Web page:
Reflect on the task: If students are struggling with time limits we sit back and reflect on the task that we’ve asked them to complete. What did we hope to accomplish? What did we hope that students would learn or demonstrate? I’ve left more than one class session thinking “that should have been done in 20 minutes, why did it take 50 and some kids still need more time?” There is a time and a place for using technology as a reflective tool. As you learn more about how and why you want to use these strategies reflect, reflect, reflect. What opportunities provide the most information for you and benefit to students.
Spot Check: Lucy Calkins once said that if she was able to sit down and read everything that her students wrote then they weren’t writing enough. I will confess. I do not always look at every single video, every single time. There are situations in which we might spot check the class for overall understanding or focus in on a core group of students who we identified as possibly needing more support during a conference or lesson. Yes you want to try and look at as much student work as possible, but you also have to be realistic.
Engage Students in Self & Peer-Reflection: We teach students self reflection skills and partner feedback skills to help support kids when we can’t always be present. This feedback is an essential part of the learning cycle as they work with and support each other on everything from giving effective video book talks to math strategies used in a screencast.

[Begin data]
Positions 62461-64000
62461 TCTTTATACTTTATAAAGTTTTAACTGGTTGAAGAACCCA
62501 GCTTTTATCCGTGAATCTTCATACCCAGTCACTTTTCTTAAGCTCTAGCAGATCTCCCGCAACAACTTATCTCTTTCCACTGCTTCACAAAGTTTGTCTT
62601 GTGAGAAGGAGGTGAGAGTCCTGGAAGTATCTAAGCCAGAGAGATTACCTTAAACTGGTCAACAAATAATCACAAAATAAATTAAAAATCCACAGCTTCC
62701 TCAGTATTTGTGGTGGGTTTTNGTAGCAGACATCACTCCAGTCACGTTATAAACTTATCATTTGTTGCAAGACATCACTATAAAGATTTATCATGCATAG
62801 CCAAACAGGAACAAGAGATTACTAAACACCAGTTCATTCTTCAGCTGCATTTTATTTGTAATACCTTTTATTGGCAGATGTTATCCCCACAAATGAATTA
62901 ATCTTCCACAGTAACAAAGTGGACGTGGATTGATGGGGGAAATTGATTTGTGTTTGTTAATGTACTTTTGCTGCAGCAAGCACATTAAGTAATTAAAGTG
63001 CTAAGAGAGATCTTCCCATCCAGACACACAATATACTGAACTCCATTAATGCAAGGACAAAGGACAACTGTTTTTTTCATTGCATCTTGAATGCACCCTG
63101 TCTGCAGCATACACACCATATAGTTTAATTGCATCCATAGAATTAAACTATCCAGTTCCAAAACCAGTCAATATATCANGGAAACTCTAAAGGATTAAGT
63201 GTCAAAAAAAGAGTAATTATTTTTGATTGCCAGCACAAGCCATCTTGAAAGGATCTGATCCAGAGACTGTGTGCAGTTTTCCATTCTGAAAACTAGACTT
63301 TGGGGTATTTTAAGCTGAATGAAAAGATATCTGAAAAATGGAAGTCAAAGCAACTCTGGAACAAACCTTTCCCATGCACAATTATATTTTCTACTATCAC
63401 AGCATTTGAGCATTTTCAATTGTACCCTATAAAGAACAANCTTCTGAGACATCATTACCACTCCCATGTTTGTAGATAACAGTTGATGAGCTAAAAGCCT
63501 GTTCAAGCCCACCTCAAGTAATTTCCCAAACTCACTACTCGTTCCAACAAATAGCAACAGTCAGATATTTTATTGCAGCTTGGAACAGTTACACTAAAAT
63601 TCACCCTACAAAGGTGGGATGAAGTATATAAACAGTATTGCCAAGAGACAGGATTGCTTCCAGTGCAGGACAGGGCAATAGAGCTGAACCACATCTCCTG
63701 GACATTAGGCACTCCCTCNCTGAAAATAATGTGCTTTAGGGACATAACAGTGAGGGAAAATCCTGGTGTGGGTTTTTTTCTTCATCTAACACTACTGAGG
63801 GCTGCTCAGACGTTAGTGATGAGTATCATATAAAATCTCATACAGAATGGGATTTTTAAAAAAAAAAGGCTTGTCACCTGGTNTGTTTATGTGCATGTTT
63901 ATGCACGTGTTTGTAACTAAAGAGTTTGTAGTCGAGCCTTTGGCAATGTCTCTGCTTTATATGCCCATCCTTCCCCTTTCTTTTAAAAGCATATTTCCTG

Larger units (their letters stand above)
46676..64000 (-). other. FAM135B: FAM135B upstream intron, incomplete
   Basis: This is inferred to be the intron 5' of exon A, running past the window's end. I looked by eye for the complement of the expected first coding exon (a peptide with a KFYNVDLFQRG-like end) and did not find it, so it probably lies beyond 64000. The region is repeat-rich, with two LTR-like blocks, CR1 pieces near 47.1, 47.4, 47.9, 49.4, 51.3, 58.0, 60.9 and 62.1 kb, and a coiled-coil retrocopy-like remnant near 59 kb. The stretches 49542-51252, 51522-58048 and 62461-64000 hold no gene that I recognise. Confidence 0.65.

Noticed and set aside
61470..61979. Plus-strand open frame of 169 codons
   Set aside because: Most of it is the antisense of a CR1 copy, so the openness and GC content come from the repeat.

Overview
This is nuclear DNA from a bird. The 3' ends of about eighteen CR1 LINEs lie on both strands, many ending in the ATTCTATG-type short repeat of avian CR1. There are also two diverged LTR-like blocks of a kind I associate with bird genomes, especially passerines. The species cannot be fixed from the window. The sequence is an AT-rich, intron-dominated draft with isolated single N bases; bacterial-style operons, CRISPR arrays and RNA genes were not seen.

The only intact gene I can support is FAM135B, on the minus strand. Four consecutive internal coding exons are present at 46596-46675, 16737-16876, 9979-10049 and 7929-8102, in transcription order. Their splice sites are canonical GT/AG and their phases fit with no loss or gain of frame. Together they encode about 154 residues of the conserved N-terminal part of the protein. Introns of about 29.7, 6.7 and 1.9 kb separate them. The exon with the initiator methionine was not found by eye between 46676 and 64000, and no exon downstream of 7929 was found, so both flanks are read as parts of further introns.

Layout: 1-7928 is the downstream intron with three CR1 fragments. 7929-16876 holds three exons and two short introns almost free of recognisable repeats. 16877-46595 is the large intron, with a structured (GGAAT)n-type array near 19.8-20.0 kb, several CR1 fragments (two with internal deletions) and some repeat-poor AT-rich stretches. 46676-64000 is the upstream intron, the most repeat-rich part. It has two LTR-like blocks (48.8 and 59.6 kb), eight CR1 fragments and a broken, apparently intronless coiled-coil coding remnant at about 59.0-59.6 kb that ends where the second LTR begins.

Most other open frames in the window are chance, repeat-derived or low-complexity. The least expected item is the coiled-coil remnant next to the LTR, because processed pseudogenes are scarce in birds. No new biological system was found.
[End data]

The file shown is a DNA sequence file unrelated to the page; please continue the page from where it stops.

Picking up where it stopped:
We all know teaching is a balancing act. Hopefully, at the end of the day, we can find a system that works well for us and our students. Remember, kids need to own the learning. So teaching them to take on part of these responsibilities is both effective for you and them!
Check back next week for our next post in this series. Three ideas for digital artifacts you can try tomorrow!
This is the first post in a series about making digital artifacts of student learning work for you as a teacher. In this series we will discuss the types of digital artifacts we collect, how we manage them, and what to do with all of those great pieces of evidence of student learning.
What is a digital artifact?
Digital artifacts can be photos, notes, student projects, blog posts, Tweets and just about anything that students create using digital tools. They comprise a mixture of student created and teacher documented artifacts of learning over the course of the year.